A while ago, Intel admitted 10nm would be a short lived node. Whether they were talking about 10nm as a whole or 10nm vs. 10+, 10SF, etc. I have no idea. It seems like Intel wants to get to 7nm ASAP. Don’t be surprised if they fudge the numbers a bit to get there.
 

jpiniero

Diamond Member
Oct 1, 2010
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It's completely possible, but at some point if they don't get their 7nm node to the same levels of volume as their 14nm/10nm nodes, they can end up with a similar scenario with 10nm as with 14nm, i.e. where they ended up with multiple generations of the same node because their newest node wasn't yielding enough, leading to a node disadvantage across their product line. If their ultimate strategy is to concede the cutting edge nodes to TSMC, then maybe it's not a big deal, but that'd be a big blow to US national interests.
You are talking about a much smaller die. I'm assuming the only part of Meteor Lake that's 7 nm is just the CPU Core and it's L2 cache. Everything else is some other node. I do still wonder if that tile is even dual sourced at TSMC.
 

DrMrLordX

Lifer
Apr 27, 2000
17,666
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Wouldn't that be enough for whatever Intel has planned for 2023? Since logic chiplets for Meteor Lake is going to be the only thing Intel will be using their 7nm.
That means Intel will be stuck on nodes that are roughly competitive with TSMC nodes from three years ago (N7).
 
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maddie

Diamond Member
Jul 18, 2010
3,506
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Don't count Intel out. Surprises happen because nobody expects them.

There were rumors Intel had absolutely terrible times and yields on the 22nm process but things improved quite drastically in a year or so. Yes, since 22nm came 6 months later than previous nodes that rumor is plausible.

Also, don't treat "Intel" and "AMD" like you treat "David" and "Bob" and "Nancy". Corporations are not individuals. Sure, individuals form a group to run them. Things can change.

We tend to go from one extremes to the other. Same with investment. Ethereum actually dropped to low as $130 last year before rocketing to nearly $5000 this year.

As long as it doesn't die it recovers. And I mean die as in actually dying not "die" as in it dropped so low that vast majority ignores it.
All that you've posted here is true, but, it appears that Intel is dependent on factors outside of their control.

The present substrate shortage as a limiting factor for ramping all chip production is a very good example for us. In this case, the limiting item output can be expanded quickly, but not in the EUV case.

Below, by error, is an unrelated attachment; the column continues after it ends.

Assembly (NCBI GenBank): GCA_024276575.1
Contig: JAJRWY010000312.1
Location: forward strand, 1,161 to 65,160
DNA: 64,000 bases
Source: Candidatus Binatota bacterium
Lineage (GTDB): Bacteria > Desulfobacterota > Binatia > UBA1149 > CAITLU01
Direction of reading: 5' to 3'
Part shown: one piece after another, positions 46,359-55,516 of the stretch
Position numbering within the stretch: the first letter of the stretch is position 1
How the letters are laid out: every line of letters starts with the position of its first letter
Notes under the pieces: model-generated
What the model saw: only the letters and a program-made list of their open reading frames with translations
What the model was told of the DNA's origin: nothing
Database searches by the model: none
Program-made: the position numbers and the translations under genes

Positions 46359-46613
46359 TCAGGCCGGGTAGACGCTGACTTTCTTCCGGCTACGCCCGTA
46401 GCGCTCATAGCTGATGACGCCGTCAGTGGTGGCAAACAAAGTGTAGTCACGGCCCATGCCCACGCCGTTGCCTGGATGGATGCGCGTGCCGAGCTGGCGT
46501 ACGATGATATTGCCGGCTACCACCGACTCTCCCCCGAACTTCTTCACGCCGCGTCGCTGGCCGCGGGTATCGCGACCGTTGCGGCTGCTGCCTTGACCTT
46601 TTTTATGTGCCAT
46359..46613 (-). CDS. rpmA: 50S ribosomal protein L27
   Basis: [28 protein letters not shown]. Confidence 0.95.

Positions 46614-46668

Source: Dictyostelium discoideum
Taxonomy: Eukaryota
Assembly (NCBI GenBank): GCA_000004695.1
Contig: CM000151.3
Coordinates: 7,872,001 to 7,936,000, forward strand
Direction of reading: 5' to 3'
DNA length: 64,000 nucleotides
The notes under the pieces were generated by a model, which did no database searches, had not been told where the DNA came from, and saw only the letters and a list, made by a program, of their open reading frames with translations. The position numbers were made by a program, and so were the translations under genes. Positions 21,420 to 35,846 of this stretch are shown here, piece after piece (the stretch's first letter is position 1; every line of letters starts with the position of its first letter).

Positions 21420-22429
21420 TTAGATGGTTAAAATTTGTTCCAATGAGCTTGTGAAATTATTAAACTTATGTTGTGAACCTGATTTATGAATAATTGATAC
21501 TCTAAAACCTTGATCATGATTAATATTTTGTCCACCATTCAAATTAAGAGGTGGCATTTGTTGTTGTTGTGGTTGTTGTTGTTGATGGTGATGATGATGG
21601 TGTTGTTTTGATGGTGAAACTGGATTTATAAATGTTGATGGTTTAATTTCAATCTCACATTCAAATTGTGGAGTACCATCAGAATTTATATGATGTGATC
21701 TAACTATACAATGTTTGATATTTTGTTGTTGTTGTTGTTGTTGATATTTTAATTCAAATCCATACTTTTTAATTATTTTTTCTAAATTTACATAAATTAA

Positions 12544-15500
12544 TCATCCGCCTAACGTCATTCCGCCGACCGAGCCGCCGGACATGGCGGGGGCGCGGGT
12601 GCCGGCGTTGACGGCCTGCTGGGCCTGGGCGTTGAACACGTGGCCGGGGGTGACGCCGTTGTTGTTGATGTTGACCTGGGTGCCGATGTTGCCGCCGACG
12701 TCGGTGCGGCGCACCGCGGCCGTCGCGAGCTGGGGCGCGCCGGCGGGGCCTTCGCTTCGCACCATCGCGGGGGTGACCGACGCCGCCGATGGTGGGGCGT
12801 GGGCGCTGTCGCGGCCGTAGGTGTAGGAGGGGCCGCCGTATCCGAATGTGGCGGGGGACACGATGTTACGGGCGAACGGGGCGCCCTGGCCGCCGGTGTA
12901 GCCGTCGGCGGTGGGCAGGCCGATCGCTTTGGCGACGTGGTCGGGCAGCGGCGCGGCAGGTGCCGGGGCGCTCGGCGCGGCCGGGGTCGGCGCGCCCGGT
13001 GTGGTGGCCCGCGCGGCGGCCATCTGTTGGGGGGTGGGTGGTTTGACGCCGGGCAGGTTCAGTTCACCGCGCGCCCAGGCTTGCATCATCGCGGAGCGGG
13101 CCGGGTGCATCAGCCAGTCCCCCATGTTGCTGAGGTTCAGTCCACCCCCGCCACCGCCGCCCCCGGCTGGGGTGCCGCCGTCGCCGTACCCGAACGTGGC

You can have the most perfect design with 100% yields and it will be relatively ineffective if you can't make enough at the appropriate time.
 
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rainy

Senior member
Jul 17, 2013
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Intel 10nm is competitive with TSMC 7nm. Intel 7nm is competitive with TSMC 5nm.
On marketing slides, definitely./s

Btw, would you name any Intel product made in 7nm (not from TSMC of course)?
 
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Saylick

Golden Member
Sep 10, 2012
1,038
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IIRC we know little about Intel’s 7nm process, including how heavily it utilizes EUV.
I could be overly simplifying this, but whether it uses 1 layer of EUV vs. 10 layers of EUV doesn't change the fact that there's at least one step in the litho process where EUV is required, and therefore it can be a bottleneck if Intel doesn't have enough EUV machines.

Here's what I could quickly find on Google in comparing TSMC N5 vs. Intel 7nm:

1) TSMC N5
https://fuse.wikichip.org/news/3398/tsmc-details-5-nm/
TSMC emphasized the extensive use of EUV with this process. It’s worth pointing out that this is really TSMC’s first ‘main’ EUV-based process. TSMC N7 and N7P nodes are DUV-based. TSMC first production EUV process is the N7+ but that node is really an orphan – not compatible with the prior nodes and no clear migration path forward other than going back to this node. On the other hand, N5 is designed as the main migration path from N7 for most customers. TSMC says that more than 10 EUV layers are used to replace at least 4 times more immersion layers at cut, contact, via and metal line steps. This is comparing their EUV-based N5 node to a hypothetical N5 node that utilizes multi-patterning.
2) Intel 7nm
https://www.anandtech.com/show/13683/intel-euvenabled-7nm-process-tech-is-on-track